Phil Wizard and the intersection between breaking and fashion
As Phil Wizard prepares to make his debut on the world’s biggest sporting stage in Paris this summer, there is plenty on his mind.
Preparing for the biggest competition of his career requires hours of practice, and a level of focus reserved for the best athletes in this world to perform in a pressure-filled environment.
He’s also thinking about how he will present himself on the world stage.
“Breaking is about self-expression and finding your style within the dance,” Phil says. “But you can also do the same thing with fashion.”
He chuckles when asked about his most impressionable looks back in his teenage years.
“I was probably the most unfashionable kid in high school,” Phil says, laughing. “When I look at photos of myself from back in the day, I’m like, ‘Wow, I had no fashion sense at all.’”
It wasn’t until he started breaking that Phil began to give more thought to how he dressed. Just as his moves became a way to distinguish himself from the competition, the clothing he wore gave him another avenue to express himself.
But like his breaking journey, from a kid discovering the scene in Vancouver to representing Canada this summer in Paris, his fashion discovery also took time to evolve into something bigger.
Phil remembers the Puma Suede being his most-coveted item when he started breaking.
The history of breaking goes back to the late 1960s and early ‘70s. Popularized by B-Boys and B-Girls who showed off their skills on the streets in New York City with their improvisational moves, their individuality also came in the form of their fashion.
Because breaking is one of the traditional four elements of hip-hop (along with graffiti, MCing, and DJing), the style within his subculture also has its origins in the same realm. So early on, as the breaking scene started to emerge in New York, the cool kids wore Pro-Keds and Puma Suedes on their feet with a pair of Lee Jeans to match.
Specific fashion pieces in the 1980s became synonymous with breaking, including the Kangol hat and K-Way tracksuits for comfort and sliding. The 1990s introduced brands like FUBU, Karl Kani, and Lugz to the mainstream, and these popular clothing brands crossed over into breaking.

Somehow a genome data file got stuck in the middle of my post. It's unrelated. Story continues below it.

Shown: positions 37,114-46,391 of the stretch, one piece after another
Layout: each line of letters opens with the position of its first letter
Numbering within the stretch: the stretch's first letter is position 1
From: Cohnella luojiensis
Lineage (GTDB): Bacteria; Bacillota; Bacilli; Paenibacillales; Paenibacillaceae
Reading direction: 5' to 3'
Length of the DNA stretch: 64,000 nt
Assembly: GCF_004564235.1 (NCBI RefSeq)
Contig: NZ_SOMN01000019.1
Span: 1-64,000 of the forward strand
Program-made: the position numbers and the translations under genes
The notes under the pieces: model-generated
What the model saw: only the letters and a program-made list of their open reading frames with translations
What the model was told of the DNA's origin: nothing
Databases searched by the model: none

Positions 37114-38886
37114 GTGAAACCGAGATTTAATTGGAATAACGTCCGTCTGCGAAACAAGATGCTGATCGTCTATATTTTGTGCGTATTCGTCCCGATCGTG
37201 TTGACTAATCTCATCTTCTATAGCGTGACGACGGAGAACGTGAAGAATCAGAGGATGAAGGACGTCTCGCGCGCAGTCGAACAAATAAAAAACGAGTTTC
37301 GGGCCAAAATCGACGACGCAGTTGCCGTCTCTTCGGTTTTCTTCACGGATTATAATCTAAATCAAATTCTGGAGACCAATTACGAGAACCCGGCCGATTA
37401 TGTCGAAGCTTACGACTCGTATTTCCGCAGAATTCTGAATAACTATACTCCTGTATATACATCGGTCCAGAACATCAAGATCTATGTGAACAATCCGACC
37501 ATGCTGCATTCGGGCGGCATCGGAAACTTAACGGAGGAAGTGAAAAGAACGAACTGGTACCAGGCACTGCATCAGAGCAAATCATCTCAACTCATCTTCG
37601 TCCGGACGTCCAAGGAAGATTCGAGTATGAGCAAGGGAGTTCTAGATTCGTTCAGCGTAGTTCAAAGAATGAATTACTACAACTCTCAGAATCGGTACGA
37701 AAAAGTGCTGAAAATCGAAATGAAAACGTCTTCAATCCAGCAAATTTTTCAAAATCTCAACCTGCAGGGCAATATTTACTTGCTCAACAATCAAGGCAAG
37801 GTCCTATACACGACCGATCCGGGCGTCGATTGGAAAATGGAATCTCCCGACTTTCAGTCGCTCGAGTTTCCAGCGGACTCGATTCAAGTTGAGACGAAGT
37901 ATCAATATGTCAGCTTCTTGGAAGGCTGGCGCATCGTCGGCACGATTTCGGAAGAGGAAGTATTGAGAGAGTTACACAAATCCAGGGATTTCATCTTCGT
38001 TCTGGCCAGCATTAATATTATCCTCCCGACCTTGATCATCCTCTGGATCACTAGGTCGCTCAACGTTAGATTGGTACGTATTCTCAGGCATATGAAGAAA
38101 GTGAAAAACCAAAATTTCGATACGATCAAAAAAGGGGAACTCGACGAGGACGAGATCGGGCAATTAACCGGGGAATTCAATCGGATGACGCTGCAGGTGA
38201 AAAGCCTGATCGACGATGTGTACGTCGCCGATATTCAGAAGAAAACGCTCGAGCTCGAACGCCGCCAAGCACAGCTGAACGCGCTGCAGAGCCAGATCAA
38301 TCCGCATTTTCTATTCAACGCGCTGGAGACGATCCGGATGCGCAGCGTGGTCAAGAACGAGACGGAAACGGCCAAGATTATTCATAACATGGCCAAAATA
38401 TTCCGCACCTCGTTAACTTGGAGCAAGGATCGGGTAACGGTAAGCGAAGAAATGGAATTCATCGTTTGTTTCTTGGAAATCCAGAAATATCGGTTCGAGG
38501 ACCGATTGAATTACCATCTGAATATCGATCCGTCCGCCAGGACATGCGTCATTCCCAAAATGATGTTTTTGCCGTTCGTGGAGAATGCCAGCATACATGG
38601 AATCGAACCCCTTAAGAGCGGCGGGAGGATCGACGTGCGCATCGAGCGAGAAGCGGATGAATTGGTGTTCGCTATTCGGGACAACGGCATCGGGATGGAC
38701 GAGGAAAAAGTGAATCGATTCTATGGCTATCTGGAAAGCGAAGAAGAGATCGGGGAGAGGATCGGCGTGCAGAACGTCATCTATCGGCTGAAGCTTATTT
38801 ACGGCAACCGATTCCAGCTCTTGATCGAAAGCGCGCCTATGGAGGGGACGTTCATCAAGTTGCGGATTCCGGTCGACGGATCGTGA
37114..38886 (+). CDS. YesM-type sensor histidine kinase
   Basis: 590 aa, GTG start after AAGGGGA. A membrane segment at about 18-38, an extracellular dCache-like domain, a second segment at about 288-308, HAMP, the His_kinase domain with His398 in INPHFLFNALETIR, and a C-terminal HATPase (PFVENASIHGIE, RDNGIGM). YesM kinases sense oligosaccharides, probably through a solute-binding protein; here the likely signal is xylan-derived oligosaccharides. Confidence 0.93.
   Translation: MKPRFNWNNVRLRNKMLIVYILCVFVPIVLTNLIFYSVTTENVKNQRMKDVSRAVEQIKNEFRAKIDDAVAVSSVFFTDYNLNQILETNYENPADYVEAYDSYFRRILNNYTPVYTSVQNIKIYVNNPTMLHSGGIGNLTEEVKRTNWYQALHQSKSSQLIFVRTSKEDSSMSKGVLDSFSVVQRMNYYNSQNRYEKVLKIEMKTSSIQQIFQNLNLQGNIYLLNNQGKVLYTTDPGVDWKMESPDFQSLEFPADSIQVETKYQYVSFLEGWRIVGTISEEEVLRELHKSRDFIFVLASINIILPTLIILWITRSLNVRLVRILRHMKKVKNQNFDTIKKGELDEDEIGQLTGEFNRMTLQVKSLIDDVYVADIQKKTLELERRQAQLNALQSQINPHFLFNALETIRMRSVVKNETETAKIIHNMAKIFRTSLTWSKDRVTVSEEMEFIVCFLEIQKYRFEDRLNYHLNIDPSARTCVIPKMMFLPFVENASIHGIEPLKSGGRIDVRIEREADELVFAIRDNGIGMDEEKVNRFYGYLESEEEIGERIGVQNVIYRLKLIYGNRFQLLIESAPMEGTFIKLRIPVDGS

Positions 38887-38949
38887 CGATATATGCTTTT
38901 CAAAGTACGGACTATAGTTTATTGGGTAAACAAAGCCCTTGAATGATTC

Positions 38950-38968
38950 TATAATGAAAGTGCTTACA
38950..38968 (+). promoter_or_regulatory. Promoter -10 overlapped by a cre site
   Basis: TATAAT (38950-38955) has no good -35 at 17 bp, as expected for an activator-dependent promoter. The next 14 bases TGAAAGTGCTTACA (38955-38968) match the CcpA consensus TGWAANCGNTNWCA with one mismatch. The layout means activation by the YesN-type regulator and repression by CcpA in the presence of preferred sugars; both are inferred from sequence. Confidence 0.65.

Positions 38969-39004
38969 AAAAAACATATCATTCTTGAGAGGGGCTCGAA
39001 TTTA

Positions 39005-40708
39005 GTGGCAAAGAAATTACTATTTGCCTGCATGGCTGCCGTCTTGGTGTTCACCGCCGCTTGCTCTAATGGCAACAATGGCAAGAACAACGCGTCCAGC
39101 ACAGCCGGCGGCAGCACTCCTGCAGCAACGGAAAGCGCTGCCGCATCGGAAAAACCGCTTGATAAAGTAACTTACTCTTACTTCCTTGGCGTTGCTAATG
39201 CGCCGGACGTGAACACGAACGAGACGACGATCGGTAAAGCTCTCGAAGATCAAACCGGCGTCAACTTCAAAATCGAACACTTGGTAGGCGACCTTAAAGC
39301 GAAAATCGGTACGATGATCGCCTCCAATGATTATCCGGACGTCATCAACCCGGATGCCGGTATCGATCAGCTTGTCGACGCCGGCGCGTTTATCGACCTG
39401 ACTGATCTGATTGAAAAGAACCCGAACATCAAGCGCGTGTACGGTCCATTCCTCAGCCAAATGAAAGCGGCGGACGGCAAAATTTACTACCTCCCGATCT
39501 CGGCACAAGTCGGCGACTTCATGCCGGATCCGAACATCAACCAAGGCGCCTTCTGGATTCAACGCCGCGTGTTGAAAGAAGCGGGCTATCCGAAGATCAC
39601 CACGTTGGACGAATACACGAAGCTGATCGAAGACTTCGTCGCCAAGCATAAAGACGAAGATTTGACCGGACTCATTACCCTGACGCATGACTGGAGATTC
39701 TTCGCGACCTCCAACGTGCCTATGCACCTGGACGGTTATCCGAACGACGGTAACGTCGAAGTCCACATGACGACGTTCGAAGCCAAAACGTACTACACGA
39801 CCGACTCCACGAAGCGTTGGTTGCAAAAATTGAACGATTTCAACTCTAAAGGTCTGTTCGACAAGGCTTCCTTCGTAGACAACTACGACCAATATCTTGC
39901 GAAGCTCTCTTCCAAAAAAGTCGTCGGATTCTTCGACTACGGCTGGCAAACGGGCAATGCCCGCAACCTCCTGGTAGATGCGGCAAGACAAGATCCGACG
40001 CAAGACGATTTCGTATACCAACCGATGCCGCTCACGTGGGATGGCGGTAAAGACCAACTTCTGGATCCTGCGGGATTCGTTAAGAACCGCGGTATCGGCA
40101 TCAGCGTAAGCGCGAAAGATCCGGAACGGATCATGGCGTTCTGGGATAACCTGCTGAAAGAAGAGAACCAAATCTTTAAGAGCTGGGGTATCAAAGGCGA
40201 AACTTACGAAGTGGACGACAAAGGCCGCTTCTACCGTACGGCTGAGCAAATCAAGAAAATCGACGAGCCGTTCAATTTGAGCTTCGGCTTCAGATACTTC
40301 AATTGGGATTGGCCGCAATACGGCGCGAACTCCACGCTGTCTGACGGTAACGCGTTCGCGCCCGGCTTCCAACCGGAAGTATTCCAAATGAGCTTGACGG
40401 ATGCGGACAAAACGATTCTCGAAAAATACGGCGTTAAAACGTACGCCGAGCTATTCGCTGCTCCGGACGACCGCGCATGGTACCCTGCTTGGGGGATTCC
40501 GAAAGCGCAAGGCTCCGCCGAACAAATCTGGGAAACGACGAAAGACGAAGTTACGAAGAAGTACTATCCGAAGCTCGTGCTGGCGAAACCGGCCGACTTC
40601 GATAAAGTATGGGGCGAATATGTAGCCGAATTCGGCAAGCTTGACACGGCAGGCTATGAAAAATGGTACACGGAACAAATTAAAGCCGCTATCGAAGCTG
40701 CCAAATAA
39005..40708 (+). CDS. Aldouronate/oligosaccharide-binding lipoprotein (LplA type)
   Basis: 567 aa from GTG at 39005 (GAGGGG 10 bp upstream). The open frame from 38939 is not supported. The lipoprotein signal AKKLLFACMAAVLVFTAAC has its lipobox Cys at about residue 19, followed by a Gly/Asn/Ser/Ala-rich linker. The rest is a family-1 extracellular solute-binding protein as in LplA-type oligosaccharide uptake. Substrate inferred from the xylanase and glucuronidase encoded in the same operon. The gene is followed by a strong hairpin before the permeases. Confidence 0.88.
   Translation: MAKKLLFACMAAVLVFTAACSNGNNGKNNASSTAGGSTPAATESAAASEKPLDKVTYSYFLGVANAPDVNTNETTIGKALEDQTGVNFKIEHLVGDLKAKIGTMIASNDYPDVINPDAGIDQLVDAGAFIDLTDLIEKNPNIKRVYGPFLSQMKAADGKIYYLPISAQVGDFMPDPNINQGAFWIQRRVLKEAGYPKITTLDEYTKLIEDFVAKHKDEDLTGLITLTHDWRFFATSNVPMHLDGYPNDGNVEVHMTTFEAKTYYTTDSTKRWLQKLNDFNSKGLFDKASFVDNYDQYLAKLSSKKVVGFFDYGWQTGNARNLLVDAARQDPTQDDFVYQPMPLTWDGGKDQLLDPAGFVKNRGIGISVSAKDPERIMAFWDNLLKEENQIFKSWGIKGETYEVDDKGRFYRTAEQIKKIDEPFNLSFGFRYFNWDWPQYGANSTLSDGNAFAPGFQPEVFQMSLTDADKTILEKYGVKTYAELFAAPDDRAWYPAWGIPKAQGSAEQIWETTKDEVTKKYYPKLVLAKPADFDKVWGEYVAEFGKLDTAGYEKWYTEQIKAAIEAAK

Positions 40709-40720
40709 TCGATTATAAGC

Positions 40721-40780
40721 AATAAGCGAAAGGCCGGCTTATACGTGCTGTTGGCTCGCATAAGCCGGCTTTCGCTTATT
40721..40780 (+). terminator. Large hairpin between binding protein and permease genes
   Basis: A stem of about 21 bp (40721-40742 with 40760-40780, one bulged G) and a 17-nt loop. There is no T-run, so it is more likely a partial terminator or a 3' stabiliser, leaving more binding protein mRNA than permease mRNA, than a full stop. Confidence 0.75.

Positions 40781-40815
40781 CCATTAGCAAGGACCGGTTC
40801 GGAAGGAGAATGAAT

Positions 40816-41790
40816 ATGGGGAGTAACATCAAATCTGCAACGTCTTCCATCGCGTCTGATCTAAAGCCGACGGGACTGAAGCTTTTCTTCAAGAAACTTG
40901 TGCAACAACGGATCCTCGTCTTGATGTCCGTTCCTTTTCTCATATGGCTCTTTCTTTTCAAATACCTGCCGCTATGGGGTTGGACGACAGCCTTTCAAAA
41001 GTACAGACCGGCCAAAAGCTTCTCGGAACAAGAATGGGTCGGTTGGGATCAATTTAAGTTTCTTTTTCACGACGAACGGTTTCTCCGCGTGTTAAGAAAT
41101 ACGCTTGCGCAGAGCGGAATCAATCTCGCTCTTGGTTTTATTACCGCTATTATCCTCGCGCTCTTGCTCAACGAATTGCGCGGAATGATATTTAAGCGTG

Decades of fashion history in breaking become a reference point for people like Phil. So he bought a pair of Puma Suedes to start.
“It wasn’t the shoe for me, but I had to get them,” he recalls. “I wasn’t willing to say no because they were the B-Boy shoe. I was more insecure by then. I was less experimental.”
Phil was still figuring out his wardrobe at the time and came to realize that the most important thing was finding a personal imprint with your clothes.
Over time, he discovered the functionality that came with wearing certain styles.
“I prefer baggier fits because when I’m doing certain movements, there’s a bit of a lag,” Phil explains. “So say if I do a sweep of the leg, depending on the fabric of the clothing, it can create an extra silhouette effect and make a difference in how your breaking looks.”
He has travelled across the world to different competitions and taken fashion inspiration from breakers across the globe.
“There are cultural differences based on where you’re from where you can see certain trends within countries and cultures,” Phil explains.
He says the best part about fashion in breaking is that you can create your own rules. The sport is one of imagination, and the fashion aspect of it is no different.
“There’s so much more you can do with your clothing than you think,” he says. “Oftentimes, I’ll think a pair of pants work well with a shirt, and then I start mixing and matching and I start finding lots of different opportunities with clothes I already own.”
A signature fit of his that has become well-known in the breaking community is his all-white outfit with his pink Lululemon jacket as the stand-out piece.
“That’s the look I’ve become known for. It gets associated with you as a breaker,” he says. “A lot of people started reaching out to me about the jacket. I want to do my best and win every competition but I also want to look the freshest. I want people to talk about what I’m wearing as well.”
The experimentation can take all shapes and sizes and even in ways that only the breaker would notice.
“I’ll wear a different scent to practice just to mix it up,” Phil continues. “I also have started to accessorize more. I like the feeling of having a necklace on when I break. It’s a more casual look and it makes me feel more confident.”
After a recent photoshoot with Monte Cristo magazine where Phil was styled in Gucci and Prada, he’s gotten the idea to bring a new look to breaking culture.
“The culture comes from the street. But I want to see high fashion brought into breaking,” Phil says. “It would be dope to wear a pair of Prada pants over time so you can see scuffs from the way we dance. I love the look of worn clothing. I want to bridge that gap into high-end brands.”
The shoes have also changed over time. As Phil prepares for Paris, he is practicing in two Nike models: the Vomero 5 and the P-6000. A few pairs of Salomon sneakers have also made the rotation.
As for what he will be wearing in Paris? Phil is coy about what it may be, even if it’s probably already rattling in his mind. After all, why commit to a look when there are still several months to go for a few more experimentations and transformations in his fashion approach.
“I envision wearing an outfit there that I’ll never wear again,” he says.
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